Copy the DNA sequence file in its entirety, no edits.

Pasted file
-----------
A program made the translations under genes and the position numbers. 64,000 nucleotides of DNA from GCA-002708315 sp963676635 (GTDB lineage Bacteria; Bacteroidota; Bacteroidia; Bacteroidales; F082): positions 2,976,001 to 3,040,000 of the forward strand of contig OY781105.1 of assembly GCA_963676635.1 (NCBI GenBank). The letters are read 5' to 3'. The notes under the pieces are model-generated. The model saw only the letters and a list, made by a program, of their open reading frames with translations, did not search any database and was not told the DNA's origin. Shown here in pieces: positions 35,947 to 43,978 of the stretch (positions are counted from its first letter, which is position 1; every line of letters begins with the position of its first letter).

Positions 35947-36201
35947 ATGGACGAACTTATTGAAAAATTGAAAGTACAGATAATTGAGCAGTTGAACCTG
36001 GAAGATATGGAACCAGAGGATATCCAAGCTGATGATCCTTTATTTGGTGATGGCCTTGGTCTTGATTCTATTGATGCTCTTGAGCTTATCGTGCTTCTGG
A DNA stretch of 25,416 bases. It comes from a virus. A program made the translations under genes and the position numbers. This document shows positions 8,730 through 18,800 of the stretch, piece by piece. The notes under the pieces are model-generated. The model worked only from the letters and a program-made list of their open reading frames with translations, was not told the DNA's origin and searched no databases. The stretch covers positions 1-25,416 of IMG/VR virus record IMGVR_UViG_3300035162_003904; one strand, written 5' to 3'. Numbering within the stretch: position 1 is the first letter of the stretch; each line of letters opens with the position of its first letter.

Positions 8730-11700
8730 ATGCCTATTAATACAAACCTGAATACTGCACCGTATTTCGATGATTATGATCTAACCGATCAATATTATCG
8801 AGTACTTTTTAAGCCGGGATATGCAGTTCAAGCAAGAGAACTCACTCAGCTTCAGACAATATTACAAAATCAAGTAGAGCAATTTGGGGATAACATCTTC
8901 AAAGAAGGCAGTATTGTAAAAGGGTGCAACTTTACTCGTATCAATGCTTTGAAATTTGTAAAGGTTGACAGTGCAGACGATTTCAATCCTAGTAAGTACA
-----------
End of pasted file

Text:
A program made the translations under genes and the position numbers. 64,000 nucleotides of DNA from GCA-002708315 sp963676635 (GTDB lineage Bacteria; Bacteroidota; Bacteroidia; Bacteroidales; F082): positions 2,976,001 to 3,040,000 of the forward strand of contig OY781105.1 of assembly GCA_963676635.1 (NCBI GenBank). The letters are read 5' to 3'. The notes under the pieces are model-generated. The model saw only the letters and a list, made by a program, of their open reading frames with translations, did not search any database and was not told the DNA's origin. Shown here in pieces: positions 35,947 to 43,978 of the stretch (positions are counted from its first letter, which is position 1; every line of letters begins with the position of its first letter).

Positions 35947-36201
35947 ATGGACGAACTTATTGAAAAATTGAAAGTACAGATAATTGAGCAGTTGAACCTG
36001 GAAGATATGGAACCAGAGGATATCCAAGCTGATGATCCTTTATTTGGTGATGGCCTTGGTCTTGATTCTATTGATGCTCTTGAGCTTATCGTGCTTCTGG
A DNA stretch of 25,416 bases. It comes from a virus. A program made the translations under genes and the position numbers. This document shows positions 8,730 through 18,800 of the stretch, piece by piece. The notes under the pieces are model-generated. The model worked only from the letters and a program-made list of their open reading frames with translations, was not told the DNA's origin and searched no databases. The stretch covers positions 1-25,416 of IMG/VR virus record IMGVR_UViG_3300035162_003904; one strand, written 5' to 3'. Numbering within the stretch: position 1 is the first letter of the stretch; each line of letters opens with the position of its first letter.

Positions 8730-11700
8730 ATGCCTATTAATACAAACCTGAATACTGCACCGTATTTCGATGATTATGATCTAACCGATCAATATTATCG
8801 AGTACTTTTTAAGCCGGGATATGCAGTTCAAGCAAGAGAACTCACTCAGCTTCAGACAATATTACAAAATCAAGTAGAGCAATTTGGGGATAACATCTTC
8901 AAAGAAGGCAGTATTGTAAAAGGGTGCAACTTTACTCGTATCAATGCTTTGAAATTTGTAAAGGTTGACAGTGCAGACGATTTCAATCCTAGTAAGTACA